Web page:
Sunday, April 8, 2012

Review: Atlantic Chamber Ensemble

April 7, Gallery 5, Richmond

For the finale of its first season, the Atlantic Chamber Ensemble (ACE for short) dipped into one of the more curious subcultures of the past few decades: “Steampunk,” a genre of speculative fiction that imagines a cast-iron rococo future, powered by Victorian-style technology – steam engines, dirigibles, flywheels and clockworks – with fashion and furnishings of (sort of) similar vintage.

This gave ACE the opportunity to perform chamber music in fancy dress (river-boat gambler waistcoats, top hats, pseudo-antique frocks and wigs) and, more to the point musically, to contrast the old with the new.

The group, playing to a sold-out house, couldn’t have asked for a more fitting venue than Gallery 5, a 19th-century firehouse converted to a gallery and performance space, although the musicians probably craved a quieter ventilation system.

“Steampunk,” an octet for strings and winds written in 2010 by the Anglo-American composer David Bruce, provided the program with both an aesthetic summation and a big finish. Bruce employs almost the same instrumentation that Franz Schubert used in his Octet (substituting an oboe for Schubert’s second violin), and uses modern and contemporary sound effects and rhetorical gestures to ornament a musical framework that composers of the classical and romantic eras would have recognized.

The five-movement piece, as played by violinist Susanna Klein, violist Kimberly Sparr, cellist Jason McComb, double-bassist Fred Dole, oboist Shawn Welk, clarinetist Ralph Skiano, bassoonist Martin Gordon and French horn player Debra Fialek, came across as neoclassicism liberally garnished with whimsical modernism and romantic expressive warmth.

Bruce’s “Steampunk” was paired with Tristan Perich’s “1-Bit Symphony,” a cheerfully burbling little piece that is performed – or, more accurately, executed – by a programmed chip on a computer. A bit of decorative circuitry (the chip itself would be barely visible) was presented as the performer; it even took a bow as the audience applauded. For visual accompaniment, there was a screening of a printout reporting the computer functions.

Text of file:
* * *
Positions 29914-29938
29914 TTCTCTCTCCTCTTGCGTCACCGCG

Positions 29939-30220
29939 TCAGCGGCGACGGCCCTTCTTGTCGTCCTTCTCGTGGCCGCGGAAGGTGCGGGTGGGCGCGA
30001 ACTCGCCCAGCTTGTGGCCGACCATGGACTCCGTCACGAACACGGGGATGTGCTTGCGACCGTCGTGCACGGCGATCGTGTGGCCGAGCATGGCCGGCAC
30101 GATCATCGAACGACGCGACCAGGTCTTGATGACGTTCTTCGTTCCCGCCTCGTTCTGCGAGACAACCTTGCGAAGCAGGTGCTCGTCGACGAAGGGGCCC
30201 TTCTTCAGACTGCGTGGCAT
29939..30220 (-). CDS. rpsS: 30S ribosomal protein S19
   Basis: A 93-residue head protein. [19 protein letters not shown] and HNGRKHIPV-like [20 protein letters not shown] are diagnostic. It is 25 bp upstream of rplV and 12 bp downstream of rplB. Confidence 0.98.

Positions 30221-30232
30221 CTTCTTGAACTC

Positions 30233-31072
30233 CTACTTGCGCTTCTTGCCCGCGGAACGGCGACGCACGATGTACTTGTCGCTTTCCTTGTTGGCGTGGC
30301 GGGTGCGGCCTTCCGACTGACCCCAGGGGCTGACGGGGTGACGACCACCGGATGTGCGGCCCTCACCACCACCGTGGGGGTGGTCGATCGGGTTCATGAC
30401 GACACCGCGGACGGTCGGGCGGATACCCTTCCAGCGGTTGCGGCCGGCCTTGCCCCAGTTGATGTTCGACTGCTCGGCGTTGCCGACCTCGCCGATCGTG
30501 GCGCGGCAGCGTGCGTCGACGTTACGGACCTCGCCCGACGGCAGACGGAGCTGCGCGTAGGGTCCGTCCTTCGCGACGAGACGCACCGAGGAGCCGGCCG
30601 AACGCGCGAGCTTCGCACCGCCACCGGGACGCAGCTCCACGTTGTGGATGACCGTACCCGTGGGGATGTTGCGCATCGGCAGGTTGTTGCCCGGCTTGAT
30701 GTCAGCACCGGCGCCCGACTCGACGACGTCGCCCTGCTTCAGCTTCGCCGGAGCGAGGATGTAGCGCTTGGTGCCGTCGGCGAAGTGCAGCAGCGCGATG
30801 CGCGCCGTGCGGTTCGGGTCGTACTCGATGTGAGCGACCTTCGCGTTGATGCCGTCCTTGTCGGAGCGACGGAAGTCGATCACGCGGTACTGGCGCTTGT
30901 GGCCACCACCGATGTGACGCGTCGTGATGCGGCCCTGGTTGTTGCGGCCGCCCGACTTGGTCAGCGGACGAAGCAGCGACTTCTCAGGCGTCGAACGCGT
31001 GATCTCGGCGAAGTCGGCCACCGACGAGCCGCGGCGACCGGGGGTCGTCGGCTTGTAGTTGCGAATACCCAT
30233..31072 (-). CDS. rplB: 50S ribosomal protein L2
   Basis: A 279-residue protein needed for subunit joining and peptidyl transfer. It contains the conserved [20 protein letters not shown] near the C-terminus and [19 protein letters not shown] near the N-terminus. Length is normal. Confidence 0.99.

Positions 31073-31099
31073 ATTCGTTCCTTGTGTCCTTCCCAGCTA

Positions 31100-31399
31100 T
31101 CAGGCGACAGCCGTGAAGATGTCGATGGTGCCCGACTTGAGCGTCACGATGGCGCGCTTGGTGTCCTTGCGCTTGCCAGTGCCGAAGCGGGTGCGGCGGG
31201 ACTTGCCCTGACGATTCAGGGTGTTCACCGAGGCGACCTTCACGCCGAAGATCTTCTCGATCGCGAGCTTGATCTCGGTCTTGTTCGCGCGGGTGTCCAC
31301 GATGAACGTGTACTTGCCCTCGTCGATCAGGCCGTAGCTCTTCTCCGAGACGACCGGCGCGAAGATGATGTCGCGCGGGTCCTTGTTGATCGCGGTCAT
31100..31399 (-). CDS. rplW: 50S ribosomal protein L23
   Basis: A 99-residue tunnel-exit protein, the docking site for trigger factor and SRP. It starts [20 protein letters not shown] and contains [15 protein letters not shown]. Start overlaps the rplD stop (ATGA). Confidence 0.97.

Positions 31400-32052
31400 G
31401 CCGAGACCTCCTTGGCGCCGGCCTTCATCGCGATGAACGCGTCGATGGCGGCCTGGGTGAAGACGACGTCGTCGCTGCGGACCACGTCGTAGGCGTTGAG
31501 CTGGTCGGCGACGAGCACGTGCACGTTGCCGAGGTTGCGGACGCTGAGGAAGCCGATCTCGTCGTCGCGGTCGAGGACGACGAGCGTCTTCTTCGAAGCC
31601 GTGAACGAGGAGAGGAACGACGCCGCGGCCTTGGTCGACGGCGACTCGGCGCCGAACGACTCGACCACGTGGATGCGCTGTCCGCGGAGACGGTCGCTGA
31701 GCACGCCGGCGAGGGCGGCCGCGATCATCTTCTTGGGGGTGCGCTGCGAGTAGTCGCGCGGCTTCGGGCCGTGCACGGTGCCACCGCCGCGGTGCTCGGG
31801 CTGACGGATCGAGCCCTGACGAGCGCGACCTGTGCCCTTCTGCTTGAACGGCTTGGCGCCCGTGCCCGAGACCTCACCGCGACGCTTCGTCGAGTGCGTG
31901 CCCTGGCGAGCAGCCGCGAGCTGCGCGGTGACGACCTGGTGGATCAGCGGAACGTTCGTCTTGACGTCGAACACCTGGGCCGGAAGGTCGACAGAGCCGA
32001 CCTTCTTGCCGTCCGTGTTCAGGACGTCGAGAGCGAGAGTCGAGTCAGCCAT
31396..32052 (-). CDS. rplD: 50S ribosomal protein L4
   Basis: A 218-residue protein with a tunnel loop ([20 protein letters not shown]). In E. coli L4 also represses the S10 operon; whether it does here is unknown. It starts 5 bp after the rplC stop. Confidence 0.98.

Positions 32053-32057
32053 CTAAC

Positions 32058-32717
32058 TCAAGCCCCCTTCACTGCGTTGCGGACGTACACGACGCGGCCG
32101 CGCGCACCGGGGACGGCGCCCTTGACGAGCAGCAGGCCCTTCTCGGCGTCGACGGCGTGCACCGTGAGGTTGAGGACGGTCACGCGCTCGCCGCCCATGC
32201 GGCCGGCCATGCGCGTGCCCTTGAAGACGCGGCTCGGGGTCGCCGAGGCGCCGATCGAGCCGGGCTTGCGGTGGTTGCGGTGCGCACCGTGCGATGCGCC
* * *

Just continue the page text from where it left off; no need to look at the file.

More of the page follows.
Two other pairings more explicitly contrasted old and new: The first movement of Mozart’s Divertimento in E flat major, K. 563, with Michael Daugherty’s Mozart-inspired “Diamond in the Rough;” and Vivaldi’s Concerto in C major for piccolo, strings and continuo with Daugherty’s “Dead Elvis” for bassoon and chamber ensemble.

In “Dead Elvis,” bassoonist Gordon performed in the obligatory Elvis-in-Vegas sequined white jumpsuit, although without the semi-obligatory (and inauthentic) 1950s duck-tail hairdo. For the Vivaldi, piccolo soloist Ann Choomack opted for a Dresden-figurine look of gold gown and white wig – also inauthentic, but undoubtedly sightlier than the outfit worn by a pre-teen girl in a Venetian convent school, for whom Vivaldi would have written the concerto. Looks aside, both delivered fine accounts of their note-heavy solos.

In the Mozart-Daugherty pairing, the Mozart proved to be rougher than Daugherty’s “Diamond,” not surprising in that the former is much harder to play.

ACE opened the program with two 21st-century musical settings of William Blake’s poem “The Garden of Love.” Rodney Money’s version gives the text to a chamber chorus (here, four women from the Richmond Symphony Chorus), with the voices, cello (McComb) and piano (Maria Yefimova) performing a tune that more than vaguely recalls the pop-folk genre. The setting by the Dutch composer Jacob Ter Veldhius (aka JacobTV), in which a manipulated recording of an English reader forms a duet with oboe (Welk) while a surrealistically impressionistic film (by Amber Boardman) is screened, is a more interesting and pointed treatment of Blake’s theme of sensuality out of reach.

Short videos by JacobTV, Daugherty, Perich and Bruce were helpful introductions to their compositions. While identifying the medieval Dies irae and “O Solo Mio”/“It’s Now or Never as main themes of “Dead Elvis,” Daughtery might have added nods for rhythmic inspiration to Lalo Schifrin's “Mission Impossible” theme and James Brown’s “Night Train.”